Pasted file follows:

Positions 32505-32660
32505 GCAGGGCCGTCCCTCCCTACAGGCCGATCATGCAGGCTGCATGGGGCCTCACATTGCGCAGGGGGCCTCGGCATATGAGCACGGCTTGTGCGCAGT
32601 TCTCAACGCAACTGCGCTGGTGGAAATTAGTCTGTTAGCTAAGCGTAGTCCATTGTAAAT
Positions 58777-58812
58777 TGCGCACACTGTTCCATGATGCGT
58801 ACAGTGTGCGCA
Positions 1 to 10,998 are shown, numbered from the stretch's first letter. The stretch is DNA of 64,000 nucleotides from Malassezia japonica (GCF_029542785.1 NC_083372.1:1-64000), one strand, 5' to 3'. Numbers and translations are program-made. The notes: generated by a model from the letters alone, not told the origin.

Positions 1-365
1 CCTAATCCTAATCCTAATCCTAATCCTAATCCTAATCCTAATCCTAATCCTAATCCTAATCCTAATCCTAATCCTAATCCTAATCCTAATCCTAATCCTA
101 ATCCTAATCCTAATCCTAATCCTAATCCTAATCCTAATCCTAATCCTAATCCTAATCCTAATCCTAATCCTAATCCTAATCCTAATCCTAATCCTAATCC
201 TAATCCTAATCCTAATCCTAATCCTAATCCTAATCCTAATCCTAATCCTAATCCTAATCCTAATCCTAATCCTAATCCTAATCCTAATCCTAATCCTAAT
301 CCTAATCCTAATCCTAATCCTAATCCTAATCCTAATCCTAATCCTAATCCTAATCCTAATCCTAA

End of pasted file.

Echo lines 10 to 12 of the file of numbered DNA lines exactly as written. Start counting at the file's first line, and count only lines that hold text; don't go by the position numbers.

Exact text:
101 ATCCTAATCCTAATCCTAATCCTAATCCTAATCCTAATCCTAATCCTAATCCTAATCCTAATCCTAATCCTAATCCTAATCCTAATCCTAATCCTAATCC
201 TAATCCTAATCCTAATCCTAATCCTAATCCTAATCCTAATCCTAATCCTAATCCTAATCCTAATCCTAATCCTAATCCTAATCCTAATCCTAATCCTAAT
301 CCTAATCCTAATCCTAATCCTAATCCTAATCCTAATCCTAATCCTAATCCTAATCCTAATCCTAA